The Treaty’s ‘beneficiaries’ are people who are blind, have a visual impairment or a perceptual or reading disability, or are otherwise unable, due to physical disability, to hold or manipulate a book, or focus or move their eyes to the extent that would be normally acceptable for reading.
The Treaty obliges every Contracting Party to provide, in their national copyright laws, for a limitation or exception to the rights of reproduction, distribution and making available to the public, to facilitate the availability of works in accessible formats for the Treaty’s beneficiaries. Contracting Parties may decide to limit such limitations or exceptions to cases where accessible format copies are not commercially available on reasonable terms to beneficiaries in their territory.
The Treaty defines ‘works’ as literary and artistic works within the meaning of Article 2(1) of the Berne Convention for the Protection of Literary and Artistic Works (‘the Berne Convention’), in the form of text, notation and/or related illustrations, whether published or otherwise made publicly available in any media. By virtue of an agreed statement, this also covers audiobooks.
An ‘accessible-format copy’ is a copy in an alternative manner and form compared to the format in which the work has been published and which gives beneficiaries access to the work as comfortably as sighted people could access it. The accessible-format copy must be used exclusively by beneficiaries and it must respect the integrity of the original work.
Accessible format copies made under a limitation or exception to copyright may be exported by ‘authorised entities’, defined as government institutions or other organisations that provide education, instructional training, adaptive reading or information access to blind, visually impaired, or otherwise print-disabled persons on a non-profit basis. These entities must ensure that they only distribute accessible formats to beneficiaries, that they discourage the reproduction, distribution and making available of unauthorised copies and that they maintain due care in, and records of, their handling of the copies.
Contracting Parties may only allow accessible format copies to be exported, if they ensure that relevant limitations or exceptions to the rights of reproduction, distribution and making available to the public are subject to the ‘three-step test’. This means that either they must be a party to the WIPO Copyright Treaty (WCT) or they must otherwise ensure that the relevant limitations or exceptions are limited to certain special cases which do not conflict with the normal exploitation of the work and do not unreasonably prejudice the legitimate interests of the right holder.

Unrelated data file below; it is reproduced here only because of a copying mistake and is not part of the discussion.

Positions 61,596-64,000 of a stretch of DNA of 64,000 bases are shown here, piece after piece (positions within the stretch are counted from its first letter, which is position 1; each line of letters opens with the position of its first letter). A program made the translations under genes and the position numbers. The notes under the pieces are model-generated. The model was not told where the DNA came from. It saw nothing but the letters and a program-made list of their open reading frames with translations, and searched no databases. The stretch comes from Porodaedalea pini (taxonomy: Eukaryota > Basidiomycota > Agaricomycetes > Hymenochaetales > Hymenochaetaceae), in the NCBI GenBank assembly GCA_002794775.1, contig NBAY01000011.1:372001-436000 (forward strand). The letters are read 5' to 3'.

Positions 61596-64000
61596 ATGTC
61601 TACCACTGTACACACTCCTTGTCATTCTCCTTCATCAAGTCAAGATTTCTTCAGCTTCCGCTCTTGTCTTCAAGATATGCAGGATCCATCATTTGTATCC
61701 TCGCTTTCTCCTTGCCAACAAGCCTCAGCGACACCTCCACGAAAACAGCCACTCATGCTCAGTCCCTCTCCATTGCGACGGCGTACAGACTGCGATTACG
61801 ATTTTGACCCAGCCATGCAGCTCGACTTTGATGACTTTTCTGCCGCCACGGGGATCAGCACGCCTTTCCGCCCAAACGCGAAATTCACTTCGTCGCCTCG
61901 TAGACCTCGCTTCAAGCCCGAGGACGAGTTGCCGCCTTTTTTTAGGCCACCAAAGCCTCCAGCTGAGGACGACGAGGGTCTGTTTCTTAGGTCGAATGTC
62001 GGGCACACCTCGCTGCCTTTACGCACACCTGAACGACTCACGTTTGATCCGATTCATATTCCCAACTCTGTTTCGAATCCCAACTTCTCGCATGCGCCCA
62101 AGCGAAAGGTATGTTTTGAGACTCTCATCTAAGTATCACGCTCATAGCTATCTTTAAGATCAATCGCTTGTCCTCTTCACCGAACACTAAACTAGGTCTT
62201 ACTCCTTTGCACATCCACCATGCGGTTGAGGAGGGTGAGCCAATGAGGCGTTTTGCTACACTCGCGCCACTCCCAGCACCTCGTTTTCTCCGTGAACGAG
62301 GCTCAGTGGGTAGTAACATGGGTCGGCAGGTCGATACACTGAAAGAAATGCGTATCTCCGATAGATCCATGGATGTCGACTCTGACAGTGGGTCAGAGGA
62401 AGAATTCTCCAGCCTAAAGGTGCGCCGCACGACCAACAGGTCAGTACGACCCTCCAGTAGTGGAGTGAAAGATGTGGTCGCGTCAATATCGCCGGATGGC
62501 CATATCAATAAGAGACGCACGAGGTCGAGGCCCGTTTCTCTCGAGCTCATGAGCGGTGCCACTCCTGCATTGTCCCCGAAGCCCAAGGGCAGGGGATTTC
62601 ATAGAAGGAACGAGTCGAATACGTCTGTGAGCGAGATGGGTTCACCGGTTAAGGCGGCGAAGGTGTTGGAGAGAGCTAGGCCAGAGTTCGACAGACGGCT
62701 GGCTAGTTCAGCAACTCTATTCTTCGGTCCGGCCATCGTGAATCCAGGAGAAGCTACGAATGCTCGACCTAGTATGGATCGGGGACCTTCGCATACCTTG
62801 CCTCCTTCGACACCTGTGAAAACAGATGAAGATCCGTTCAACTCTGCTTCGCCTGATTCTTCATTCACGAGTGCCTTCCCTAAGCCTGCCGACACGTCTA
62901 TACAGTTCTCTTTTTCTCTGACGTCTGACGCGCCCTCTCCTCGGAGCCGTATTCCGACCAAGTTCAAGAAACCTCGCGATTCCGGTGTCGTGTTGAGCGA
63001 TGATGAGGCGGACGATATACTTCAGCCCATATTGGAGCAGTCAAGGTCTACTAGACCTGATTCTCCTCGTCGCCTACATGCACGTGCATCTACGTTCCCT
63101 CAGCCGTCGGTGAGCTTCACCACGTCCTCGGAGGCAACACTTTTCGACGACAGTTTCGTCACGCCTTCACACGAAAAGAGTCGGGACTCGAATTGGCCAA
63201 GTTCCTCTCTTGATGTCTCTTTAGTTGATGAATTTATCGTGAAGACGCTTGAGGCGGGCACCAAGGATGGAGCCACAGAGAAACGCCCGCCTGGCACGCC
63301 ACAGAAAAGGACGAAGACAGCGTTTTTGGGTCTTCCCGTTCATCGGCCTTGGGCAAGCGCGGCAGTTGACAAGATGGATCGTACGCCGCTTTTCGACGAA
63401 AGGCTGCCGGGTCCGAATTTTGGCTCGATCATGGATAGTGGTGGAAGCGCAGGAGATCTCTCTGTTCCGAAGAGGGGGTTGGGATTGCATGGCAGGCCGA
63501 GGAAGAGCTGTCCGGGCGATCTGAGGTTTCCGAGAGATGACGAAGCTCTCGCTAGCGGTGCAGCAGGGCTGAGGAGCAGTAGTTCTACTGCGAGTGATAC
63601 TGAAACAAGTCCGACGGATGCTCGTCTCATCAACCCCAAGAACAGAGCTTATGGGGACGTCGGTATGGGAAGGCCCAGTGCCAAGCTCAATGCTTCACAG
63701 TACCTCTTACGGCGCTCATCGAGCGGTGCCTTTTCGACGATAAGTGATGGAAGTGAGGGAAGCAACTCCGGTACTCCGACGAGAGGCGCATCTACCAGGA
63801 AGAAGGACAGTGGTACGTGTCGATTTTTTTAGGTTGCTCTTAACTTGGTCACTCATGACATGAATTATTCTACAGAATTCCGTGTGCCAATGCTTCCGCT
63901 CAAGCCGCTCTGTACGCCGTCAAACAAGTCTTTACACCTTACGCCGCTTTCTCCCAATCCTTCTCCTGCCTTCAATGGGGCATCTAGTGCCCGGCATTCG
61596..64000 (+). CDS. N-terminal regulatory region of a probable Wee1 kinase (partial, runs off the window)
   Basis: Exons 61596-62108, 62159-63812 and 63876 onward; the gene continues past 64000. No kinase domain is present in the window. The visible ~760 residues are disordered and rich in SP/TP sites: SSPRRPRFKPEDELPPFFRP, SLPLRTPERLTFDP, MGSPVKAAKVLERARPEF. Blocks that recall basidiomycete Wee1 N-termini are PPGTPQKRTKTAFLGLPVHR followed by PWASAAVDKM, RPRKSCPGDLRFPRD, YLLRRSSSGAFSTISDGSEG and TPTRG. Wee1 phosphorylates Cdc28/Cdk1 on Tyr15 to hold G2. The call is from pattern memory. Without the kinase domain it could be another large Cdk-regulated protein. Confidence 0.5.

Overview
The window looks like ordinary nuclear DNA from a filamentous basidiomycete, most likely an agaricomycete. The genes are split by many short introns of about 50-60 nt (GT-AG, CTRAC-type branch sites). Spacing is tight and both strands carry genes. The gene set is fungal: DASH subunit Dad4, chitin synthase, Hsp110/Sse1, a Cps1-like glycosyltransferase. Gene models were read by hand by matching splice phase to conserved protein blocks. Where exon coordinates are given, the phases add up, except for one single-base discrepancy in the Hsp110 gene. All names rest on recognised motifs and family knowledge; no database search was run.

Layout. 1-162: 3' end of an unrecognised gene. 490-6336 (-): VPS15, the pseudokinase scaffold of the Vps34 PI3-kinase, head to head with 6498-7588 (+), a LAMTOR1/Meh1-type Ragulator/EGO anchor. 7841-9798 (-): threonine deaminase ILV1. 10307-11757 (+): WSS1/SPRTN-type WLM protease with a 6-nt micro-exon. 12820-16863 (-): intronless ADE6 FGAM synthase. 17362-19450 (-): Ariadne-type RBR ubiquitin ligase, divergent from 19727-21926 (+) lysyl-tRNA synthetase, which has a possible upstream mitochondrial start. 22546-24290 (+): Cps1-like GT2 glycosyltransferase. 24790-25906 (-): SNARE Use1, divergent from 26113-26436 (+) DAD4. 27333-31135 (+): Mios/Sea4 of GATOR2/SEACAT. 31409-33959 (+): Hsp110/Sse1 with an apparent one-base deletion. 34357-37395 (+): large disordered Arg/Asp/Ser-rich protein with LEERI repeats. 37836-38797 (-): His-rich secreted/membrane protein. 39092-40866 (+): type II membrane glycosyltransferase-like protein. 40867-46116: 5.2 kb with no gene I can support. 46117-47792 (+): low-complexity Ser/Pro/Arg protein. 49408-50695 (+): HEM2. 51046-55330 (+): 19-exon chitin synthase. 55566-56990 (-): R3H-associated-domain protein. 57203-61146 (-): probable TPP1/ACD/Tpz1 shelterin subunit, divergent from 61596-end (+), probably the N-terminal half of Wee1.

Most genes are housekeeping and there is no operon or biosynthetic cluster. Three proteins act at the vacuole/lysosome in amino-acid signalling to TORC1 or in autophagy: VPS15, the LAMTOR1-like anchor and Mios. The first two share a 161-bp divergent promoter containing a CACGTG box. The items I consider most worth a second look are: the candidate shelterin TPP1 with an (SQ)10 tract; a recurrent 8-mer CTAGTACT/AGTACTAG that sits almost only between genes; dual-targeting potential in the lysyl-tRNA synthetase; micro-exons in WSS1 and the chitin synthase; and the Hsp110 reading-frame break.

The Treaty clarifies that, to the extent a Contracting Party permits a beneficiary or an authorised entity to make an accessible-format copy of a work, it should also permit accessible-format copies to be imported. Contracting Parties are obliged (de) to take appropriate measures, if necessary, to ensure that when they provide adequate legal protection and effective legal remedies against the circumvention of effective technological measures, this legal protection does not prevent the beneficiaries from enjoying the limitations and exceptions provided for in the Treaty.
The Treaty confirms that Contracting Parties are free to determine the appropriate method of implementing the Treaty within their own legal system and practice. However, they must comply with existing international obligations under the Berne Convention, the Agreement on Trade-Related Aspects of Intellectual Property Rights and the WCT. The Treaty recognises that the Contracting Parties may maintain or implement other limitations and exceptions for beneficiaries and people with other disabilities, outside the scope of the Treaty.